List entry

List entry Summary

This building is listed under the Planning (Listed Buildings and Conservation Areas) Act 1990 as amended for its special architectural or historic interest.

Name: BLOWING HOUSE AND ATTACHED WALLS AT APPROXIMATELY 10 METRES NORTH EAST OF BLOWING HOUSE COTTAGE

List entry Number: 1142264

Location

BLOWING HOUSE AND ATTACHED WALLS AT APPROXIMATELY 10 METRES NORTH EAST OF BLOWING HOUSE COTTAGE

The building may lie within the boundary of more than one authority.

County District District Type Parish
CornwallUnitary AuthorityBreage

National Park: Not applicable to this List entry.

Grade: I

Date first listed: 14-Sep-1984

Date of most recent amendment: Not applicable to this List entry.

Legacy System Information

The contents of this record have been generated from a legacy data system.

Legacy System: LBS

UID: 65762

Asset Groupings

This list entry does not comprise part of an Asset Grouping. Asset Groupings are not part of the official record but are added later for information.

List entry Description

Summary of Building

Legacy Record - This information may be included in the List Entry Details.

Reasons for Designation

Legacy Record - This information may be included in the List Entry Details.

History

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Details

SW 63 SW BREAGE GODOLPHIN

4/64 Blowing house and attached walls at approx 10m north east of Blowing 14.9.84 House Cottage GV I

Blowing house (building where tin was smelted with a forced draught) and attached remains of another ruinous blowing house. C16 and C17 with some C19 alterations. The key buildings of the Godolphin family tin works. The earlier walls are of coursed granite rubble, the later of random rubble; granite lintels, that in the north gable end (to the furnace) finely dressed and above it an early C19 brick stack. Scantle slate roof with gable ends. Adjoining to the north, walls 1-2m high of another building, open to the east. The earlier and larger building to the north is rectangular on plan and roofless. Its north gable end contains an upright hearth and locker arrangement similar to Dartmoor blowing houses. This gable end was subsumed by the later and smaller blowing house built onto it to the north; this building is also rectangular. Its doorway is at the south end of the east wall which is possibly of late C18 or early C19 construction re-using several inscribed (bound?) stones. The back (ancient) wall aligns with the corresponding wall of the earlier blowing house and thus the leat (existing in part) only needed a short extension. However, it is the north gable end which is of exceptional interest. On the outside is a large granite lintel whose lower edge is shaped to a double undulation in order to receive the barrels of two bellows. The opening below is splayed and has a granite sill. The inner opening is very small and retains a piece of iron grill. Two bellows would have stood in a frame outside and immediately north of the building operated by a small water wheel via a cam shaft and counterweights. Within the building a temporary furnace (called the 'castle') was built and in this the black tin (powdered ore) was melted by charcoal fire raised to temperature by the alternating mechanical bellows. These structures are part of the Godolphin tin works, a site which includes remains of the stamps, leat system, buddles etc. Richard Carew records that Sir Francis Godolphin (1534 - 1608) innovated the processes of tin production, including blowing, with the assistance of a German mineral expert. Here two blowing houses survive, the earlier with a Dartmoor type hearth and, built onto it, a later blowing house with a more sophisticated hearth similar to those illustrated in 'De Re Metalica'. Whether or not the second is substantially Sir Francis's blowing house (as is likely) the two illustrate his profitable improvement. No other substantial remains of blowing houses are known to survive in Cornwall and none of the Dartmoor ones is so complete. This must be a building of the greater value to industrial archaeology. Sources: De Re Metalica by Georgius Agricola 1556; Survey of Cornwall by Richard Carew 1602; Natural History of Cornwall by William Borlase 1758; Transaction of the Devonshire Assoc. (Worth); S. E. and J. Schofield.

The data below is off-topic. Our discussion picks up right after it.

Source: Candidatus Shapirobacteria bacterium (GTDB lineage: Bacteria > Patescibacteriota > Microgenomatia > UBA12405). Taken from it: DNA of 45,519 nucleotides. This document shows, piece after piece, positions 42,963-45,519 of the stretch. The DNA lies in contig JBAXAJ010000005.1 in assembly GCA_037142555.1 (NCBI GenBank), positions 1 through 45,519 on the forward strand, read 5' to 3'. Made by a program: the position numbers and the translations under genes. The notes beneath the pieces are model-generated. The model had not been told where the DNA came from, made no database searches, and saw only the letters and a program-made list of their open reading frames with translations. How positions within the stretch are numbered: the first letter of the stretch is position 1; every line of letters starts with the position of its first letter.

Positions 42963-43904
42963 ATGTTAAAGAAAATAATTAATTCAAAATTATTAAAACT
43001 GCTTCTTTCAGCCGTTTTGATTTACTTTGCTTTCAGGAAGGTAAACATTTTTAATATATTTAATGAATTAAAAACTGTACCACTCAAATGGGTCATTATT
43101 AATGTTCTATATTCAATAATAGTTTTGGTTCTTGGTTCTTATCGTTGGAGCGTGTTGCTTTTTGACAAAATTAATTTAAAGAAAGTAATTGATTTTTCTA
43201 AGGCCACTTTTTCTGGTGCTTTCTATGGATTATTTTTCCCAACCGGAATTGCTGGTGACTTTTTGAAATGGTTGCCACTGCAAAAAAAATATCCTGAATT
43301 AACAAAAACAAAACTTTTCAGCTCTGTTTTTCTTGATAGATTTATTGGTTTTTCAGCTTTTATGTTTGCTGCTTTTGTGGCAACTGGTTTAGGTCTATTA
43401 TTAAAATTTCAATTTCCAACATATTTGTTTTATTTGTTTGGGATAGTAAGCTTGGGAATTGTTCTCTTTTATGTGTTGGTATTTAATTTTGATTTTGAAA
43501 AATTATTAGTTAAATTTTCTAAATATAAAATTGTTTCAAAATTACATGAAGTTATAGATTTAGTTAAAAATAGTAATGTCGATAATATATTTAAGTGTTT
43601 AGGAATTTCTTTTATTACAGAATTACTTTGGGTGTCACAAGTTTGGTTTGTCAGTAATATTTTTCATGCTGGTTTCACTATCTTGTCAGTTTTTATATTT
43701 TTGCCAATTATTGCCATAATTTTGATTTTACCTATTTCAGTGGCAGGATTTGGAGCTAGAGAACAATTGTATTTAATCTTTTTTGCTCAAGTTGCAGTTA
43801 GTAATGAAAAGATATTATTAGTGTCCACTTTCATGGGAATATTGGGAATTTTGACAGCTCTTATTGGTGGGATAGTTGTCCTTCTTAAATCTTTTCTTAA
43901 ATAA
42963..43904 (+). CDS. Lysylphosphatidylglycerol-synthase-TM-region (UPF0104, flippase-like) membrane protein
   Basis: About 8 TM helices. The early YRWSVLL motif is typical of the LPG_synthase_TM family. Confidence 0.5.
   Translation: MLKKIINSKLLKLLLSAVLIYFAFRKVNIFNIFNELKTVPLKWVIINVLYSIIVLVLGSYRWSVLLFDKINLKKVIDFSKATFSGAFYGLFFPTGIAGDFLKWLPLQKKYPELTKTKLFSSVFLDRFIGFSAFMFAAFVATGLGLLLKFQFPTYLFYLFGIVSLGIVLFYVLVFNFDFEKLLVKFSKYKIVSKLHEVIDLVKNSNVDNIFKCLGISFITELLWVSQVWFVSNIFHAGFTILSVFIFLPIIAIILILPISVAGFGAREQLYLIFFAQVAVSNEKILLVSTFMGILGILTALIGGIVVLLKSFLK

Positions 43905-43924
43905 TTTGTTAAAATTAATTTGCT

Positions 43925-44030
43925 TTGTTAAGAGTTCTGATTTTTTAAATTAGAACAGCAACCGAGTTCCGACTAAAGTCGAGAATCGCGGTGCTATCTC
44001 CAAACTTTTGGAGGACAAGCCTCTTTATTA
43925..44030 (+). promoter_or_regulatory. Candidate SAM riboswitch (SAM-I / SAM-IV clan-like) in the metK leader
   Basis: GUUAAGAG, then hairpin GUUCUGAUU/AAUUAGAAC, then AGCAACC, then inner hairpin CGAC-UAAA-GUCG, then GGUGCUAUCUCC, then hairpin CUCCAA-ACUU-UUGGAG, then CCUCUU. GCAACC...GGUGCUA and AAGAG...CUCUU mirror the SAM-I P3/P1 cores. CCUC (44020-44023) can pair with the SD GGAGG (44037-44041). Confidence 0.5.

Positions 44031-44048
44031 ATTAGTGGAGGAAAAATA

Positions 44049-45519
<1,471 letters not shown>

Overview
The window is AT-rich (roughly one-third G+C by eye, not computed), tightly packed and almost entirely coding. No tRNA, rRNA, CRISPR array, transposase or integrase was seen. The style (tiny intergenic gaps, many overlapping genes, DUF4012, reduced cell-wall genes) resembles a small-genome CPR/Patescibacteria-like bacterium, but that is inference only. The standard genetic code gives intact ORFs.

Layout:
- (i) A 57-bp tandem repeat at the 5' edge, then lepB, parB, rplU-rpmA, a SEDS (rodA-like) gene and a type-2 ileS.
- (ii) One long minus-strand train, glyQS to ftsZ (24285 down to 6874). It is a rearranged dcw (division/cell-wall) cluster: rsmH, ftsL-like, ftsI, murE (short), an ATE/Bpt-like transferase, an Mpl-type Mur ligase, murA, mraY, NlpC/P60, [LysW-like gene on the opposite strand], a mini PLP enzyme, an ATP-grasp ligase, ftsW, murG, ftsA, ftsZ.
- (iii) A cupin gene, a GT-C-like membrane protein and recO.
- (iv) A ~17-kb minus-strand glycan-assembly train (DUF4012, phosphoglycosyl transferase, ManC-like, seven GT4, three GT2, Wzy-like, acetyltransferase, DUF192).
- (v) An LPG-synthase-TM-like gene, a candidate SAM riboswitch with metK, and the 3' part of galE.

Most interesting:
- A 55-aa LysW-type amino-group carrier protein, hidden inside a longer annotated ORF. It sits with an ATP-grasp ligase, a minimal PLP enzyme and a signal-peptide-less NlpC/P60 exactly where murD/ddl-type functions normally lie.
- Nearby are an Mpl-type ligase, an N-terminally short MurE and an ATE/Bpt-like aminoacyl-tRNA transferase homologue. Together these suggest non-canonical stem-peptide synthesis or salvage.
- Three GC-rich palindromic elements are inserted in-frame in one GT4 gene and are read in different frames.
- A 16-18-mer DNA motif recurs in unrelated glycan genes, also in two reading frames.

Listing NGR: SW6033632058

Selected Sources

  1. Book  Reference - Author: Agricola, G - Title: De Re Metalica - Date: 1556
  2. Book  Reference - Author: Borlase, W - Title: Antiquities and Natural History of Cornwall - Date: 1754
  3. Book  Reference - Author: Carew, R - Title: The Survey of Cornwall - Date: 1602 - Type: DESC TEXT - Description: Ed FE Halliday, 1969

National Grid Reference: SW 60336 32058

Map


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This copy shows the entry on 02-Aug-2014 at 03:28:59.